The main reason we chose to stay on Chumbe was because of its environmental credentials. We found that they fully lived up to our expectations. The main building and all the chalets are constructed from sustainable local materials, which works really well. The rooms are simple but surprisingly comfortable, with a good wide bed upstairs where the sea breezes are the best form of aircon, and a swinging day bed downstairs which is better than any hammock. The collected rainwater is wonderfully soft and well heated by solar panels for a perfectly good shower. Despite the open front, the rooms were nice and private, being set among the palms and bushes.
We thought we would have a couple of days to sunbathe and read books but actually we were occupied by snorkelling, an intertidal walk, a short forest walk (guests are only allowed on half the island to protect the rare antelope), climbing the lighthouse and an evening viewing of the amazing coconut crabs. When we did have a little time to lie in the sun, we found all the loungers occupied by day visitors to the Island, which felt a bit unfair, given the cost of staying on Chumbe. Maybe there should be a small sitting area outside each chalet.
The activities are simple but enjoyable and you can have an enthusiastic guide to show you round and spot the wildlife such as the brightly coloured starfish, octopus hiding under some shells, the crabs and a beautiful kingfisher fast asleep on a branch. The snorkelling equipment provided was very good and two of the staff came with us to help those less experienced. Unfortunately we went at very high tide so the reef was at a bit of a depth from us. Also the day was quite windy so there was a fair swell causing the visibility not to be as good as I believe it can be. Even so it was obvious that the coral is extensive, with plenty of fish, and we saw a fabulous turtle!
Meals took up another good part of the day, with breakfast and lunch in the main open building, facing the sea, and dinner on a quiet, sheltered patch of sand, romantically lit by lanterns. Torches are essential for getting between room and dining area, but there are plenty of solar powered lights in the chalets. The food was excellent, my only complaint being that there was too much! I hate having to leave food, but the lovely waiting staff kept bringing large portions. All the staff we met were very friendly and welcoming.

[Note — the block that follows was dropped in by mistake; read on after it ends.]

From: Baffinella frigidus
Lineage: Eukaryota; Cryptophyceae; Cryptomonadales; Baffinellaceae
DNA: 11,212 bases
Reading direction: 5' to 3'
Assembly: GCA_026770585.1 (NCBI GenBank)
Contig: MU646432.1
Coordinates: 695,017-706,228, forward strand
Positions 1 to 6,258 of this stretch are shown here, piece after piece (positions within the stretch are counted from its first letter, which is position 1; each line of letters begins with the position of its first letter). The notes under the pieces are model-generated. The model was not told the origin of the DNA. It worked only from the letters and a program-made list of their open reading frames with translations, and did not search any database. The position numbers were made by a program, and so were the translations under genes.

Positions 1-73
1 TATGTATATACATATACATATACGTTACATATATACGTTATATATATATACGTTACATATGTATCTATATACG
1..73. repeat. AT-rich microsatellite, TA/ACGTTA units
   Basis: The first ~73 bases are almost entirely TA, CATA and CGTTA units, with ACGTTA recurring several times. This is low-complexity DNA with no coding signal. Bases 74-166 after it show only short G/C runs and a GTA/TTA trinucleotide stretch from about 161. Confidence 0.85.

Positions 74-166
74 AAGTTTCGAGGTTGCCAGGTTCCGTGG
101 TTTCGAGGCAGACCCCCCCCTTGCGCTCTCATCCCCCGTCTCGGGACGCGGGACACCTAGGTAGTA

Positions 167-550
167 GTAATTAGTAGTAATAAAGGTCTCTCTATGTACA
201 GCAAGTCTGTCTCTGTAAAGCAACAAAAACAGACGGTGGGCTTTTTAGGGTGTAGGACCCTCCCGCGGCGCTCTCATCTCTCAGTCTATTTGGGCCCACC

One word of advice: the tidal range in Zanzibar is huge. If you are unlucky enough to travel to the Island at low tide (as we were) you have to negotiate a beach on Zanzibar which has patches of mud/quicksand and plenty of black spiny sea urchins, and then wade up to knee depth to the boat. Some good rubber/plastic beach shoes (not flipflops) and shorts are essential.
We went to Chumbe after a walking safari in Zambia, thinking a couple of nights would be enough to rest and enjoy all that it had to offer. We were wrong. We should have stayed longer - to snorkel at a different time, and to bag a sun lounger! Even so, we really enjoyed the ambience of the place, and it's living up to the eco-friendly claims. I wish there were more tourist destinations like this which DO protect the natural environment.
When there are only 7 chalets, it is irrelevent.
See more room tips
This review is the subjective opinion of a TripAdvisor member and not of TripAdvisor LLC.